The measure (HB 851) allowed Scott to needle Crist, who opposed similar proposals when he was governor but also now supports them.

"We are trying to right the wrongs of the previous administration that raised the price of a college education and opposed providing in-state tuition for children of immigrants," he said in a statement Friday. "The Legislature did the right thing, and I look forward to signing this historic legislation."

The more personal measure, though, might have been the one that will allow Jose Godinez-Samperio the right to become a lawyer in Florida. Helped out by a push from influential Senate Rules Chairman John Thrasher, R-St. Augustine, and Sen. Darren Soto, D-Orlando, the measure became law after being attached to another bill (HB 755).

Posing for a photograph while clutching the 26-7 vote sheet in his hand Friday evening, Godinez-Samperio said Friday evening he "thought this was going to be a disaster" when he and his team first started lobbying the Legislature to change the law.

"I'm ecstatic," he said. "It's a dream come true. It's a great day for Florida."

In a sign of the limits of the GOP's evolution on immigration, neither bill would have become law without the support of Democratic lawmakers. But as he addressed the House on the tuition bill, Rep. Jose Javier Rodriguez, D-Miami, still entertained the possibility that things had changed in Florida for good.

"I hope that this signals an end to the anti-immigrant extremism that has reigned in both of these houses for over a decade," said Rep. Jose Javier Rodriguez, D-Miami.


One bill will never be a surprise when it passes the Legislature: the budget for the coming fiscal year, which begins July 1. Lawmakers are constitutionally incapable -- literally -- of going home without deciding how to spend the tens of billions of dollars that come in from the state's taxpayers and the federal government.

In this case, it was nearly $77.1 billion, a record in terms of raw dollars. The state's economic recovery appears to be picking up steam. And while Scott and Crist argued over whether the governor or the president deserves more credit, the Legislature was more than happy to shower the extra funding on public schools, child welfare and more than a few local projects.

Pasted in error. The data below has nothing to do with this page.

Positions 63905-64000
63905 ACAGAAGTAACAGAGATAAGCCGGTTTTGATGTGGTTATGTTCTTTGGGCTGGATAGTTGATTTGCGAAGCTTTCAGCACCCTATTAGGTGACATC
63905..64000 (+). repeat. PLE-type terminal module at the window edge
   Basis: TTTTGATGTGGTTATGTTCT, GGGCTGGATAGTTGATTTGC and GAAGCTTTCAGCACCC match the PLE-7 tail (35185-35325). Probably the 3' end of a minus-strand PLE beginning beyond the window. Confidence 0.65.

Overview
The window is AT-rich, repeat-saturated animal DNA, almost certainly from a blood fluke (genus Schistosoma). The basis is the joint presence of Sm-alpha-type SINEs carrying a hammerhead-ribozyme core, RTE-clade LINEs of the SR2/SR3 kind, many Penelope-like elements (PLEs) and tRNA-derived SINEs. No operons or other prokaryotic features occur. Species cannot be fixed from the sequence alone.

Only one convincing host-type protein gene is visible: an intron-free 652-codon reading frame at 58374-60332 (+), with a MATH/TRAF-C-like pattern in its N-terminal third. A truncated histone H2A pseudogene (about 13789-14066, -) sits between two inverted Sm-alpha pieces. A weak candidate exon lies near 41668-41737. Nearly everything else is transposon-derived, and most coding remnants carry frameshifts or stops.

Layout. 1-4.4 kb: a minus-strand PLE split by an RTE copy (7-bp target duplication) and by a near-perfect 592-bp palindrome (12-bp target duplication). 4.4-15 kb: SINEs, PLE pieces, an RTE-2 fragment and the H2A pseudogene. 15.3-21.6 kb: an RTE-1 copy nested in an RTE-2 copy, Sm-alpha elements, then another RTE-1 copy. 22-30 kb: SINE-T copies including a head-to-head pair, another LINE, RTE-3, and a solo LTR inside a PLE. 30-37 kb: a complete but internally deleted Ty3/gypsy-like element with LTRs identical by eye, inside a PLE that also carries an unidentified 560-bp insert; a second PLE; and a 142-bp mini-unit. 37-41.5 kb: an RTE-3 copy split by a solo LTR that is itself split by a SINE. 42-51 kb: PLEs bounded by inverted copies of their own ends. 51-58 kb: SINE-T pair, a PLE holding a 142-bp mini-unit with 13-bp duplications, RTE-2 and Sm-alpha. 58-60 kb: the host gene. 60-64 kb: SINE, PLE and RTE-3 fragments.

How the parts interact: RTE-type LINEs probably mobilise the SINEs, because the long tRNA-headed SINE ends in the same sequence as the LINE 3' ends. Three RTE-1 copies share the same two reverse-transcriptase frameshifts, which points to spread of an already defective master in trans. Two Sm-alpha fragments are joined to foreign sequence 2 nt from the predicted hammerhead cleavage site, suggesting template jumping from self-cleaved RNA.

Not to mention the $500 million in tax and fee reductions -- most of it spoken for in a measure Scott has already signed to roll back an increase in motor-vehicle fees signed by (not coincidentally) Crist. The other $105 million was covered by a mish-mash of tax holidays, credits and exemptions that the House sponsor, Rep. Ritch Workman, R-Melbourne, labeled a "patchwork of awesomeness."

What adjective did Workman, R-Melbourne, use to describe the final version of HB 5601 approved Friday? "Awesomer."

The handful of Democrats who voted against the bill were left with only one complaint: Lawmakers should have spent more, particularly on education and trimming waiting lists for state services.

"The economy is good. We're moving in the right direction. There's more money around. But there's a problem with priorities," said Rep. Elaine Schwartz, D-Hollywood.

The budget sailed through, the session adjourned and lawmakers were free to focus on their re-election campaigns -- and ponder what surprises might be in store when they return in a little more than 300 days to start the annual session all over again.

STORY OF THE WEEK: The Legislature adjourned its 2014 session at 10:40 p.m. Friday, setting the stage for the November elections.

QUOTE OF THE WEEK: Ive been wrongly accused, Ive been left on Death Row and had one hour to die in the electric chair, and I prayed to fulfill my need. Sometimes my fellow men have let me down, but God have lift(ed) me up. -- James Joseph Richardson, 78-year-old man who could finally receive payment for the 21 years he wrongly served in prison after his seven children died of poisoning. The Legislature approved a bill allowing him to apply for compensation.

Reporter Margie Menzel contributed to this story.